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Lean Manufacturing: The Answer To Shipping On Time

If missing delivery dates is a problem at your company, you are not alone. A recent survey of 250 small to medium sized manufacturing companies conducted by Exact revealed that almost 11% of the respondents shipped 25% or more of their orders late. A third of respondents said they shipped late on more than 5% of orders.

Exact Chart on the Percentage of Orders in 2012-2013 That Did Not Deliver On Time

The top five reasons cited for delayed shipments were:

— Waiting for raw materials from suppliers

— Not enough time to complete order

— Dependency on subcontractors

— Fluctuation in order volume

— Insufficient capacity

Exact Chart on the Main Reasons Manufacturers Did Not Meet Delivery Expectations

On-time shipment performance can be improved by new supply chain systems solutions that improve visibility into both production and the supply chain. They keep managers better informed of current and planned material availability. They can also keep tabs on the availability of critical resources like equipment and labor, as well as a clear view of production status and material flowing through the pipeline.

Technology is not the only answer, however. On its own, or added to new supply chain technology, lean helps solve supply chain problems.

Here are some of the ways lean helps get the right quantity of the right product to the right place at the right time:

Waiting for materials: Lean thinking means that you see a value stream extending beyond your four walls, helping you see the importance of supply chain relationships. When you and your supplier’s key people know each other, they will want to alert you sooner when problems crop up, problems that you may be able to help solve. With advance notice, you might be able to reschedule jobs that don’t require those materials. Likewise, when you quickly notify suppliers of changes on your side, they have more time to respond.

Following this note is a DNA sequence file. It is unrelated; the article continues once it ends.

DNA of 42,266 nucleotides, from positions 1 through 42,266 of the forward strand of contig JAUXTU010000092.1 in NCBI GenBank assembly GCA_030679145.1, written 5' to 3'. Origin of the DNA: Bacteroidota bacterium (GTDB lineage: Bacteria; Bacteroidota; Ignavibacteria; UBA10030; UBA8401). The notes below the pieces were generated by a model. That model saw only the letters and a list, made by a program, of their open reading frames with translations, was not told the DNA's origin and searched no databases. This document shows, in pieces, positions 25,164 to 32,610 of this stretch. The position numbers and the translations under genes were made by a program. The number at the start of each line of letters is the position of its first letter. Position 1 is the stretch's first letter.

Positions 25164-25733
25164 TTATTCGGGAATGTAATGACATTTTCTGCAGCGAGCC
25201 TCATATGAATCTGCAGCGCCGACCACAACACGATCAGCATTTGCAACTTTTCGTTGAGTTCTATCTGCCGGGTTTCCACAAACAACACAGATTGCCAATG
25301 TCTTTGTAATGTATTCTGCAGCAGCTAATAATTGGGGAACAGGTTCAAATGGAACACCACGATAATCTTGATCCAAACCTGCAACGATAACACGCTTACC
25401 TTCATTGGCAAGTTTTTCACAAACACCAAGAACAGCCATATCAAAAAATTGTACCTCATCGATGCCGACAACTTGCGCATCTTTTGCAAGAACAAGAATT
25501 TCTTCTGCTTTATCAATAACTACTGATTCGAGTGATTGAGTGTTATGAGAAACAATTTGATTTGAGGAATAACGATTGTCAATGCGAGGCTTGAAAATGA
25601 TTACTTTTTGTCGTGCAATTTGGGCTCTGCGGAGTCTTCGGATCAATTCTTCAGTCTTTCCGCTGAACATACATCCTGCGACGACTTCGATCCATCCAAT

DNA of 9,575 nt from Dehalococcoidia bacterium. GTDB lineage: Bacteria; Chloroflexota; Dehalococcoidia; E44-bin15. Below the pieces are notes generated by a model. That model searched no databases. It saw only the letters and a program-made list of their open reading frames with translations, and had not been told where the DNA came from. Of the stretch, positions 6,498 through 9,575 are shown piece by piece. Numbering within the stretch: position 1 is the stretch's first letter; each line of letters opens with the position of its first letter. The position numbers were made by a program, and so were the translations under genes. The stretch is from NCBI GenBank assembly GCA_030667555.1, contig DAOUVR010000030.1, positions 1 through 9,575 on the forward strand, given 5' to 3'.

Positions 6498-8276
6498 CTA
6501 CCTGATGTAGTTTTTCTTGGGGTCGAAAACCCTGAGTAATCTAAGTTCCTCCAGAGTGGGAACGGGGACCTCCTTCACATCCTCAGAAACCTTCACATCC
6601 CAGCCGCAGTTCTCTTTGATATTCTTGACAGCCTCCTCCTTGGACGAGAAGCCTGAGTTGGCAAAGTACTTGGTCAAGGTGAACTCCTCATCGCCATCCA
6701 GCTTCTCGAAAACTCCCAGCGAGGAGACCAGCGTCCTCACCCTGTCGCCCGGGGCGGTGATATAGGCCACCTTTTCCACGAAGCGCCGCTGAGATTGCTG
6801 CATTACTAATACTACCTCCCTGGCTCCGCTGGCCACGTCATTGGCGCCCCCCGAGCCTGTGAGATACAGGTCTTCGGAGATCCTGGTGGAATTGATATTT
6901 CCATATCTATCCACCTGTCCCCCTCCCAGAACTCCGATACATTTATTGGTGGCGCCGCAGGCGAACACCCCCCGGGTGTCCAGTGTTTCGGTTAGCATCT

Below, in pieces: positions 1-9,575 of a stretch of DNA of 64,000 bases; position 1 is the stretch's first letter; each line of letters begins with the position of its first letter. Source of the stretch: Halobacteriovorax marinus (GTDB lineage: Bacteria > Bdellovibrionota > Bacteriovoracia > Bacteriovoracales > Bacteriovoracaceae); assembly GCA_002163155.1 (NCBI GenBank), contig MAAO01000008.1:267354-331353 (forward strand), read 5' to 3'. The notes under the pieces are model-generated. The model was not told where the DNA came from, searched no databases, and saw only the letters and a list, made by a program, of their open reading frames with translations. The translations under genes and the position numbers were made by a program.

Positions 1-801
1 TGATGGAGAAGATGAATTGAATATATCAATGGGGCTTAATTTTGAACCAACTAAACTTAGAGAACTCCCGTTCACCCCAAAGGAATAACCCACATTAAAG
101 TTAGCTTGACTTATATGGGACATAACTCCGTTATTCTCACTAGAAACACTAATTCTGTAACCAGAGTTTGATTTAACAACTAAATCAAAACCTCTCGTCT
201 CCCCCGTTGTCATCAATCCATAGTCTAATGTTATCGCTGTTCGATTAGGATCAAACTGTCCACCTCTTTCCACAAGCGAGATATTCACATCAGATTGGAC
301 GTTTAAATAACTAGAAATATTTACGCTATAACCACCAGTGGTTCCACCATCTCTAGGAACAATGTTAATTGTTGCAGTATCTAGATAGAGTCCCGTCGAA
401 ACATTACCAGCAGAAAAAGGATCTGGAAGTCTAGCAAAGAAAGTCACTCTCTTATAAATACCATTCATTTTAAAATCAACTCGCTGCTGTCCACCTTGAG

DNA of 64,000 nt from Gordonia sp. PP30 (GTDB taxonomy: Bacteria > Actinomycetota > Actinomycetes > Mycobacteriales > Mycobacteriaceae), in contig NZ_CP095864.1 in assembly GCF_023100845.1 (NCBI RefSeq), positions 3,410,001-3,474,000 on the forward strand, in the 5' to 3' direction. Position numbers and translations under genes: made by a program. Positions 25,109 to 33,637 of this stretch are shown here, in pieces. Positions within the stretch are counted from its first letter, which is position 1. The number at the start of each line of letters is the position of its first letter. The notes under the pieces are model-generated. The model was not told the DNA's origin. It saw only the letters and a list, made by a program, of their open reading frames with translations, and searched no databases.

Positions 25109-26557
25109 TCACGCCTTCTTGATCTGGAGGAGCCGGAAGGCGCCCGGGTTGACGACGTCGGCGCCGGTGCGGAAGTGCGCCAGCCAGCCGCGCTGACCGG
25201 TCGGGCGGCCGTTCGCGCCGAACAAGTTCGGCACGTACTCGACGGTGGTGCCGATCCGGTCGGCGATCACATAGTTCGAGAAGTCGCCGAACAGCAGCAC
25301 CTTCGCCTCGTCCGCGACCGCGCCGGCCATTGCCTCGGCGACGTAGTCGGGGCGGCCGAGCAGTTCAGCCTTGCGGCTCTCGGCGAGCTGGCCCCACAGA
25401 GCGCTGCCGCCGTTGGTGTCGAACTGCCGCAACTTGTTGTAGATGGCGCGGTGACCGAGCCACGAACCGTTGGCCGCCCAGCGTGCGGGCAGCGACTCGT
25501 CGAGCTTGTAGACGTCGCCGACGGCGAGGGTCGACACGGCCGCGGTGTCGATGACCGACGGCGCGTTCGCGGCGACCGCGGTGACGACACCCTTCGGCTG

Not enough time planned for production: Lean emphasizes continuous improvement of process efficiency, value stream responsiveness, and shorter cycle time, reducing production time. Standard work makes a process more predictable, improving estimating accuracy. And the development of trust inherent in lean manufacturing means people provide real estimates, not what they think you want to hear.

Depending on subcontractors and suppliers: As mentioned above, your value stream encompasses your suppliers. Strengthening connections, improving information exchange, trust, and helping suppliers improve their operations are all lean fundamentals that produce a positive interdependency, not a negative dependency.

Fluctuations in order volume: With better communication with customers as well as suppliers, you get early warning when their needs change. You learn how to level production better and devise means of seasonal or short-notice hiring of reliable temporary workers.

Insufficient capacity: You don’t have to expand your plant or invest in more advanced equipment to create capacity. The goal of lean is to do more with what you have. Improved processes, faster cycle time and setup time, increased equipment uptime, and greater production velocity usually free up capacity.

When you apply lean thinking at your company, you improve on-time delivery performance. New systems and equipment may enhance your capabilities, but first, get the basics tuned up with lean. You make the best choices of technology — and won’t find out that you have just automated the unnecessary.

Exact is a global company specializing in solutions that streamline quoting, sales and purchasing, production, and inventory management for small- to medium-sized manufacturers and distributors.

Karen Wilhelm has worked in the manufacturing industry for 25 years, and blogs at Lean Reflections, which has been named as one of the top ten lean blogs on the web.


    June 23, 2014

    Some opinions expressed in this article may be those of a contributing author and not necessarily Gray.

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